WPP shares dive amid business slowdown and staff travel restrictions | Media


WPP’s share price plunged after reporting a slowdown in business as the advertising giant implements staff travel restrictions to Asia Pacific and Italy and self-quarantine measures to tackle the coronavirus threat.

Shares in the marketing services giant fell as much as 17% in early trading as investors reacted to a deterioration in trading in the final three months of the year. WPP reported a 1.9% fall in net sales in the fourth quarter, its worst of the year, which analysts at Citi called “flat out disappointing”.

WPP has instituted a ban on travel to China, Hong Kong, Singapore, South Korea and Japan. It has an “essential business travel” only within the rest of the Asia Pacific and, most recently, Italy.

In addition, WPP has introduced a self-quarantine policy with anyone returning from China, Hong Kong, Singapore, South Korea, Japan, Iran or “specific lockdown areas” in Northern Italy must work remotely for 14 days from the date of return.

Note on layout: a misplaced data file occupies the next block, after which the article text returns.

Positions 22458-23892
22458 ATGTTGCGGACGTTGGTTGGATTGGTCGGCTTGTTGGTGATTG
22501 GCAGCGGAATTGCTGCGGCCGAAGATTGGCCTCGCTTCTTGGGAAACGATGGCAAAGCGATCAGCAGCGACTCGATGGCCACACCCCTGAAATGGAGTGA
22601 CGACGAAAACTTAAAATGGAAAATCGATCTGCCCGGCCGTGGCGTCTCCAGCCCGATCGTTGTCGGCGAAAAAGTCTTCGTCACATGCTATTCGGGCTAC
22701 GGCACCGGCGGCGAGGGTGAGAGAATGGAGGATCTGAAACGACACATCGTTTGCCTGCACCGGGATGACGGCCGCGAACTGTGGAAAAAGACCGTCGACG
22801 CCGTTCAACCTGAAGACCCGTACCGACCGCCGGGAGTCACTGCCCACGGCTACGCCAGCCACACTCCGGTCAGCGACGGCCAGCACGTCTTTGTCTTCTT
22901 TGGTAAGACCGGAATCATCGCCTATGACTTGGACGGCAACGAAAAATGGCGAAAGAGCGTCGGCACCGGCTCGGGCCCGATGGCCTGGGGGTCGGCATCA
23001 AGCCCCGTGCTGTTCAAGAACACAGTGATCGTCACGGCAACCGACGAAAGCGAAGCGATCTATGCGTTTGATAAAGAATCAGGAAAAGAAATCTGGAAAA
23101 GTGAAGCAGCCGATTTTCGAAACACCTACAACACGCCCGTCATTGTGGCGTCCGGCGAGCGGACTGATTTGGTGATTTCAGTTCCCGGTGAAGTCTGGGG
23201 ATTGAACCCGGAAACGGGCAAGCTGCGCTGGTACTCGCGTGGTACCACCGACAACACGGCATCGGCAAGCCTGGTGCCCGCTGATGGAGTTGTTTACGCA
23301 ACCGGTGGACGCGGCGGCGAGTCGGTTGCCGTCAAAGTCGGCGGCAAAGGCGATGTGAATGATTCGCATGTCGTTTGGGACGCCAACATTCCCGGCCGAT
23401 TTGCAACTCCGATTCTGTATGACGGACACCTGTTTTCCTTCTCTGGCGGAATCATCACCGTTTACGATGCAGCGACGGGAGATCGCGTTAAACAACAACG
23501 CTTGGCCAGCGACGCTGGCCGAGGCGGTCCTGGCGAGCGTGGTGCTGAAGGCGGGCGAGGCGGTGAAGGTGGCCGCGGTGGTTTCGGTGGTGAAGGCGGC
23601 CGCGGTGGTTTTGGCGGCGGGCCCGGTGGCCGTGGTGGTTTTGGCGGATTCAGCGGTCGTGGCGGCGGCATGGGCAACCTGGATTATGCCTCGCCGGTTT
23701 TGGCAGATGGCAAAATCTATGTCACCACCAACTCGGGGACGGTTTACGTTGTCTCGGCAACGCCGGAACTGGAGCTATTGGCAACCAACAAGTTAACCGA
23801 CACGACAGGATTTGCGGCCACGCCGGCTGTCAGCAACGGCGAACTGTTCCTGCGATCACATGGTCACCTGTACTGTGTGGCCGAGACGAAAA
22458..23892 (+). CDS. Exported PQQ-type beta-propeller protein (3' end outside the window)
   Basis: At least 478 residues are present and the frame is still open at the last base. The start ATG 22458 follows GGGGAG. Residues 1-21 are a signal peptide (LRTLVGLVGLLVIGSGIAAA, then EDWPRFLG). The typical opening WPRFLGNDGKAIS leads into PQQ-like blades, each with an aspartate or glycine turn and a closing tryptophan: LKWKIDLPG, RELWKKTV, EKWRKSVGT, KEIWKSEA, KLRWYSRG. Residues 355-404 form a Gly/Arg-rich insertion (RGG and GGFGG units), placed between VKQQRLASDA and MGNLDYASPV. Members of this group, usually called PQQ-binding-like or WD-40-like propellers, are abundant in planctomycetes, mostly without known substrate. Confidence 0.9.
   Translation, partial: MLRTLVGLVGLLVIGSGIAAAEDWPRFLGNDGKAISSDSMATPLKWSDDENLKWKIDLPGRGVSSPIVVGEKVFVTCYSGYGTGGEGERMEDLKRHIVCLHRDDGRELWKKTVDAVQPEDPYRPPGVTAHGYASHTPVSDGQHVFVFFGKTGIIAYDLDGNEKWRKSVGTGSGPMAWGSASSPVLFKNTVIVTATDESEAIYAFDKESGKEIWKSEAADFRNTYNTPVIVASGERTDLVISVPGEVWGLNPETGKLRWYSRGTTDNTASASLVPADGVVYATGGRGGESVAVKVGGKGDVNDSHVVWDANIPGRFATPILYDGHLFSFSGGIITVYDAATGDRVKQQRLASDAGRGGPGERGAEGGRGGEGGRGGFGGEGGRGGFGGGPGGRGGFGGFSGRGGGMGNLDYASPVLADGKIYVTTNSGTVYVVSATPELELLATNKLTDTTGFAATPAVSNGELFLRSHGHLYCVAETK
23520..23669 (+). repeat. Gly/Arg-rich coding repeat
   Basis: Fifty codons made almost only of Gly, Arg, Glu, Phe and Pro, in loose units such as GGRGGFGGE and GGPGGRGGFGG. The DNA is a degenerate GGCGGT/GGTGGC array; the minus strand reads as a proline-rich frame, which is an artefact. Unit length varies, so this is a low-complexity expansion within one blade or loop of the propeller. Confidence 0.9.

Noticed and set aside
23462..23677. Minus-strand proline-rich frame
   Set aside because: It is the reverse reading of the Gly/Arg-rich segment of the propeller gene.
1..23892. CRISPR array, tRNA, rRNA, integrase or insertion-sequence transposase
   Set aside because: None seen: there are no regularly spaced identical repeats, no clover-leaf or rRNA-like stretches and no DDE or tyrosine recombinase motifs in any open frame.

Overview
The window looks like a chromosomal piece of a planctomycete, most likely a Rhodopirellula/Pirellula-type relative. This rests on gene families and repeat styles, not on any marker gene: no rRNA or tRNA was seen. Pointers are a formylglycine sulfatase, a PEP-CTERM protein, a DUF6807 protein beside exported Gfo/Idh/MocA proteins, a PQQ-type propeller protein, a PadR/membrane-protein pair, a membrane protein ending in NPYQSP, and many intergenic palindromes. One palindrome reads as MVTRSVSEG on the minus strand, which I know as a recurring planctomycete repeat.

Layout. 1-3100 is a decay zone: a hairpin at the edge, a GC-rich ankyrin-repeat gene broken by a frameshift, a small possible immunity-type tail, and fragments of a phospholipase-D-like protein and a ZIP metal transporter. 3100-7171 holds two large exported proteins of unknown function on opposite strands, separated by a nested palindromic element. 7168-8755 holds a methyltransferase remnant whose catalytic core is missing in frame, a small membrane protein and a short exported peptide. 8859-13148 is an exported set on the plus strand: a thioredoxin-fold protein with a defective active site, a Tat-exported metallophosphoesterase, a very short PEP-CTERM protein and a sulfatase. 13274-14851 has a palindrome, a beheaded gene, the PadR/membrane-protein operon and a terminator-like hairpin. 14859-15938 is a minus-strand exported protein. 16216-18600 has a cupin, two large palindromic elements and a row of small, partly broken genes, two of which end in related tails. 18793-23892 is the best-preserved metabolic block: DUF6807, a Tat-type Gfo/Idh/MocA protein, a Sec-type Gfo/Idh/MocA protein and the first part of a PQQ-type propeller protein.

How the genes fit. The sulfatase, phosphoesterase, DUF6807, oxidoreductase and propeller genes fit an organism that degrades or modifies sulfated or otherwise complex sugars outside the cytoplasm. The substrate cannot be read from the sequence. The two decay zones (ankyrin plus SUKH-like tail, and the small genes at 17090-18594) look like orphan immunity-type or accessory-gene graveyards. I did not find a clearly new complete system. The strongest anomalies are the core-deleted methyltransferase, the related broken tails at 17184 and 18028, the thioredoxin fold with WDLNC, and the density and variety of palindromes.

China, the world’s second largest advertising market after the US, accounts for 5% of WPP’s £10.8bn net sales.

Investors were further disappointed by WPP’s forecast of flat growth this year, which the company pointed out did not include factoring in any impact from the coronavirus outbreak. “At this stage, it is too early to predict the full potential impact,” the company said. “We will provide an update at our first quarter trading update.”

Mark Read, WPP’s chief executive, said the company had introduced measures to try to limit the impact on the company’s operations and protect its 106,000 global workforce.

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Read said that a “single digit” number of its 5,000 staff in China had contracted the virusand all were “recovering well”.

“It has impacted our staff in China,” he said. “They have been working from home since the Chinese New Year and have started to partially come back to work this week in line with other companies in China,” he said. “If, or when, the coronavirus impacts the global economy it will no doubt impact WPP.”



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